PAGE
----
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Medical-equipment manufacturers such as Hill-Rom of Batesville, Ind., and Kinetic Concepts of San Antonio, Texas, rent and sell everything from heavy-duty commodes and wheelchairs to mechanized beds that can hold 500 lbs. to 1,000 lbs., help turn patients and feature air-circulation mattress systems to help prevent bedsores. The market for bed surfaces and accessories alone is estimated to be $150 million a year and is growing 15% annually. "As the obesity epidemic grows, so does our revenue," says Lynne Sly, vice president of marketing at Kinetic Concepts. Rental rates are steep--up to $200 a day for a bed--but worth it. Before such products were available and widely covered by Medicare and private insurance, recalls Joe Sacco of Central Medical Supplies in Long Valley, N.J., "we'd see patients sleeping on top of plywood propped up on cinder blocks." CMS's sales of heavy-duty beds have doubled in the past year.
TRAVEL AND ENTERTAINMENT Walt Disney theme-park managers say they haven't made specific changes to accommodate fat customers, but company staff members say they are now trained to deal sensitively with the obese. As a result, the company has won kudos at the many websites where overweight activists share their experiences and advice. When a customer approaches a turnstile that is obviously too small, Disney employees move quietly to open wheelchair gates. They discreetly pass out seat-belt extenders on some rides and steer large folk away from others, like Indiana Jones, that might prove dangerous to them. The company also stocks scooters and wide electric wheelchairs. "Disney World may not be perfect, but it's as close to heaven as a fat person can get," says Wanda Sykes, 33, a health-care administrator from Atlanta who weighs 285 lbs. "I visited the old Spanish fort in St. Augustine and got stuck in this dungeon room. It was horrible!"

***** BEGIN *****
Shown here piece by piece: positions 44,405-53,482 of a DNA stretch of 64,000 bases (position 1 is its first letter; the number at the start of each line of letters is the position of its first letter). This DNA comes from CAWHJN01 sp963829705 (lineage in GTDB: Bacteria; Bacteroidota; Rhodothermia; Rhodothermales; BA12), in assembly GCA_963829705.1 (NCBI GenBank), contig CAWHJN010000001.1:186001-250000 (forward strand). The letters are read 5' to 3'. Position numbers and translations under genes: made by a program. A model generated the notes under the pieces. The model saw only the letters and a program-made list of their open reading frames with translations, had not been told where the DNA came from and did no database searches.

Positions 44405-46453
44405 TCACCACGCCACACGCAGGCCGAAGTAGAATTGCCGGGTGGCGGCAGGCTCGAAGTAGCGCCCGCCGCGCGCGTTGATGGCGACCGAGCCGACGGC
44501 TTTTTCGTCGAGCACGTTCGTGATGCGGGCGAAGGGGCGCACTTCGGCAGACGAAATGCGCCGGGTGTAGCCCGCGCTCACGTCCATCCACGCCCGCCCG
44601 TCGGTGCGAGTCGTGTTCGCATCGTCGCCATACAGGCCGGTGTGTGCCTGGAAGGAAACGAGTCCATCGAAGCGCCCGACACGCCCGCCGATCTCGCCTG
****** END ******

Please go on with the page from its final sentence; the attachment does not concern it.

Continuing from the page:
Southwest Airlines announced last June that it would enforce a long-standing policy of requiring the obese to buy an extra seat based solely on the judgment of staff at the check-in counter that a particular passenger wouldn't fit in a single seat. Southwest says most people who have contacted the airline have supported the policy. And it doesn't seem to have hurt business. Southwest is the only one of the top five airlines that is in the black. But advocates for the obese are livid over the policy. "It infuriates both men and women," says Allen Steadham, 33, director of the International Size Acceptance Association, based in Austin, Texas, "but it seems like it's particularly devastating for some women." In fact, the airline industry has pretty much ignored the needs of the fat. Aside from catering to the widespread preference for king-size beds, hotels have also made minimal adaptations. Aware of this, entrepreneur Sabourin--who used to travel with 4-x-4 wooden blocks to prop up rickety hotel beds--sells vacation packages to resorts that qualify as fat friendly.